So Ad Astra‘s pretty great, right? We’ve grown so accustomed to these mid-Fall prestige sci-fi movies being cut of a certain mold that this one just went and blindsided us in a few incredibly notable ways.
Don’t get me wrong: this very much is the kind of awards-seeking space movie that Gravity (2013), Interstellar (2014), The Martian (2015) and Arrival (2016) were. It seems pretty clear, at least at this stage in Awards Season, that Brad Pitt is practically guaranteed a slot in the actor race (maybe even two, given the reception of Once Upon a Time in Hollywood). The movie itself also seems likely to nab Best Picture nod, although that may be a slightly more unlikely outcome, if its chiefmost competition has anything to say about that.
The thing is, though, that for the kind of movie that this is, it was shockingly unapologetic with some of its pulpier elements. In that way, it actually reminded me a lot of Aquaman (2017): perfectly comfortable in its own generic skin, no matter how goofy or even crazy it might look from the outside. And, just like that movie, there are just some standout moments that you can hardly believe that director James Gray got away with in a serious Fall awards contender. Such as…
There’s a High-Speed Shootout on the Moon. The plot of Ad Astra sees Major Roy McBride (Bras Pitt) venturing to Mars in a desperate attempt to contact H. Clifford McBride (Tommy Lee Jones), his father, to stop a series of devastating electrical surges that threaten to wipe out the people of Earth. Unfortunately, this isn’t a non-stop flight, and McBride is forced into a layover on the Moon. The thing is, though, that outside of a few tourist-heavy Safe Zones, the Moon is in a constant state of war as Earthly nations vie for valuable tracts of land to mine valuable resources from. And, as ever on Earth, these disputed areas have become infested with pirates.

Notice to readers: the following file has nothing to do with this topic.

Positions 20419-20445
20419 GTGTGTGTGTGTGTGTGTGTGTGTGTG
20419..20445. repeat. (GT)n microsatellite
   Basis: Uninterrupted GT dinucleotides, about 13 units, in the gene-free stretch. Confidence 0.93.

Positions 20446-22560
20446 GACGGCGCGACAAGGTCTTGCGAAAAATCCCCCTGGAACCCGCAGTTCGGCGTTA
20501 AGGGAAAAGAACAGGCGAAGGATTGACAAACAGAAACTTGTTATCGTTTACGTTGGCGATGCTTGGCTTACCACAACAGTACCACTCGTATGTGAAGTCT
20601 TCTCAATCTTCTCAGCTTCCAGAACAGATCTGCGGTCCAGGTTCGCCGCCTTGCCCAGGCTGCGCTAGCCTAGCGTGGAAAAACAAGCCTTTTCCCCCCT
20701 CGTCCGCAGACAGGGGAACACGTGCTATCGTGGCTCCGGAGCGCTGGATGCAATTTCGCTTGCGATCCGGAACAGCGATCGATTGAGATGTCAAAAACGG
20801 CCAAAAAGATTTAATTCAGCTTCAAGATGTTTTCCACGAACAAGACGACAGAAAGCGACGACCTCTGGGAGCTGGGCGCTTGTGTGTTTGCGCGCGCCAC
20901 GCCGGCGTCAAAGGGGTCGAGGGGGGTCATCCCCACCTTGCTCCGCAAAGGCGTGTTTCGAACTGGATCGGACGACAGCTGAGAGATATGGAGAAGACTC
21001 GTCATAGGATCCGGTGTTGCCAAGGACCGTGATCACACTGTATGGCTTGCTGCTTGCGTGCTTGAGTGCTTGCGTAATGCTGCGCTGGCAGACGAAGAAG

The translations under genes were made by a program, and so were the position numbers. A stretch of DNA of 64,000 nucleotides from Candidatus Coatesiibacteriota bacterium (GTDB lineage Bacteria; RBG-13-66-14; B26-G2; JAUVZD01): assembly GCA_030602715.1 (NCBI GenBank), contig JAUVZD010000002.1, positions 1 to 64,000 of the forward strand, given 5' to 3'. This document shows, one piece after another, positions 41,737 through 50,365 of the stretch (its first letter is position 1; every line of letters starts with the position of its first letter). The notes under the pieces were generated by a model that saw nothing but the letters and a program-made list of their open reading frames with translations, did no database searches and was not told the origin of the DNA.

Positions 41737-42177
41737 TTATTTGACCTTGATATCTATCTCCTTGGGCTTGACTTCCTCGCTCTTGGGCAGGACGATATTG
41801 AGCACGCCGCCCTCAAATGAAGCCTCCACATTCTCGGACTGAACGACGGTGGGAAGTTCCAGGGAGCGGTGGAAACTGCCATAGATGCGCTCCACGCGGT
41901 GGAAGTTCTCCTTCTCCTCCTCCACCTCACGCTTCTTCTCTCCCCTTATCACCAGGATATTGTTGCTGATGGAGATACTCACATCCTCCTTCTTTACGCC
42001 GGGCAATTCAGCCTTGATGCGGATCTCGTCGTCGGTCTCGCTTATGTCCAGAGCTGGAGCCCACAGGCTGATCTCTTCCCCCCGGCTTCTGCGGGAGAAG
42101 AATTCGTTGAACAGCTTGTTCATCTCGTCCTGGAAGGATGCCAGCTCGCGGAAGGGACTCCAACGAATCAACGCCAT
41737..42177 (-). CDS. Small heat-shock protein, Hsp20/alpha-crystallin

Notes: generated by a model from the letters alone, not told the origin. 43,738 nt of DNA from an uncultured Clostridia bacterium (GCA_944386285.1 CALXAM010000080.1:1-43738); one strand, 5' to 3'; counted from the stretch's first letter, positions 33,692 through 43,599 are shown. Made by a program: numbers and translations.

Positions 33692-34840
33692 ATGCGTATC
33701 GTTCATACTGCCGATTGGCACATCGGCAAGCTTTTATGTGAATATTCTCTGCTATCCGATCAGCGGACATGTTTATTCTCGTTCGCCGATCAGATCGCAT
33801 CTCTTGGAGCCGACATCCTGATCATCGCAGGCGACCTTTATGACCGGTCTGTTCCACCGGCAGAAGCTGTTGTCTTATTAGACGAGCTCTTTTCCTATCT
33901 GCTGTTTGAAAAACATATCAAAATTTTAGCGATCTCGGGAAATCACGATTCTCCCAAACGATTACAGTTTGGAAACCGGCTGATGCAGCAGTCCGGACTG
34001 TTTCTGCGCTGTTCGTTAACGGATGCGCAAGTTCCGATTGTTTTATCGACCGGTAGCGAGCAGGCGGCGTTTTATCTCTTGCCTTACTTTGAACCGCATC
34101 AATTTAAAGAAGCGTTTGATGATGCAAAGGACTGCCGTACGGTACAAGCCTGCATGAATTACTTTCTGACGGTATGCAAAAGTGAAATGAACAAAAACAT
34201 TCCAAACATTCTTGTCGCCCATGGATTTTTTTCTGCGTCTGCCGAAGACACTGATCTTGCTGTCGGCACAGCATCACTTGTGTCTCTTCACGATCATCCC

One scene, briefly hinted at in the movie’s trailer, features a high-speed chase scene as McBride and his team are waylaid by pirates en route to their Mars-bound shuttle. It’s a trippy little piece of action, with low-gravity jumps, laser shoot-outs and a few really tricky maneuvers. The craziest thing, though, is that this isn’t even the movie’s climax (like I thought it would be from the advertising). This is just the end of act one, which leads into…
There’s a Zero-G Fight with a Baboon in Space. While traveling between the Moon and Mars, McBride’s ship picks up a distress beacon from a nearby satellite. And, like any good sci-fi movie, the crew is obligated to check out the source of the signal and offer the stranded crew any assistance that they are able to. McBride objects to this, of course, as they have a very specific, high-priority mission to accomplish, although he is eventually overruled by the ship’s actual captain.
They board a medical test satellite, but are unable to locate any of its crew. Eventually, McBride returns to the Captain, only to find that a deranged test animal, a Baboon, has ripped open the man’s space suit and is chomping away at his face. A brief fight between the two ensues, ending in a delightfully Gremlins-esque bit of gore, but it’s a jarring diversion from an otherwise grim-and-gritty sci-fi drama that otherwise seemed content to track McBride’s listless gaze off into distant space while he waxes poetically in monologs about the isolating nature of modern society. Jarring, but more than certainly welcome to keep the proceedings from becoming to dour or predictable. The piÃ¨ce de rÃ©sistance, however, comes near the end of the movie, when…
Brad Pitt Surfs the Rings of Neptune in Order to Outrun a Nuclear Explosion. Like, seriously, there’s just no coming back from this kind of a climax. This is like Sharknado (2013) blowing up a tornado to get it to stop spinning. It’s absolutely wonderful in every possible way, but it definitely is at odds with what the typical moviegoer probably expected to see when they sat down in the theater, popcorn in hand, to see a likely Best Picture nominee.
So McBride finally comes to his father’s ship in the outer solar system: a derelict vessel orbiting Neptune. And, while there, he reunites with his obsessive, despondent dad. After convincing the old man to pack it in and let him do what he came for — namely, destroying the ship so as to prevent further electrical surges hitting the Earth — they make their way back to McBride’s ship. But his father ultimately decides against that, leading McBride to desperately try to get back to the ship (alone) before he gets caught in the nuclear wake of the older ship blowing up. His solution? Get a makeshift surfboard from some nearby scrap metal and ride the waves out to safety. It’s absolutely insane, but I’ll be damned if it doesn’t just work with the bizarre, semi-serious tone that the movie has set for itself over the preceding 2 hours.
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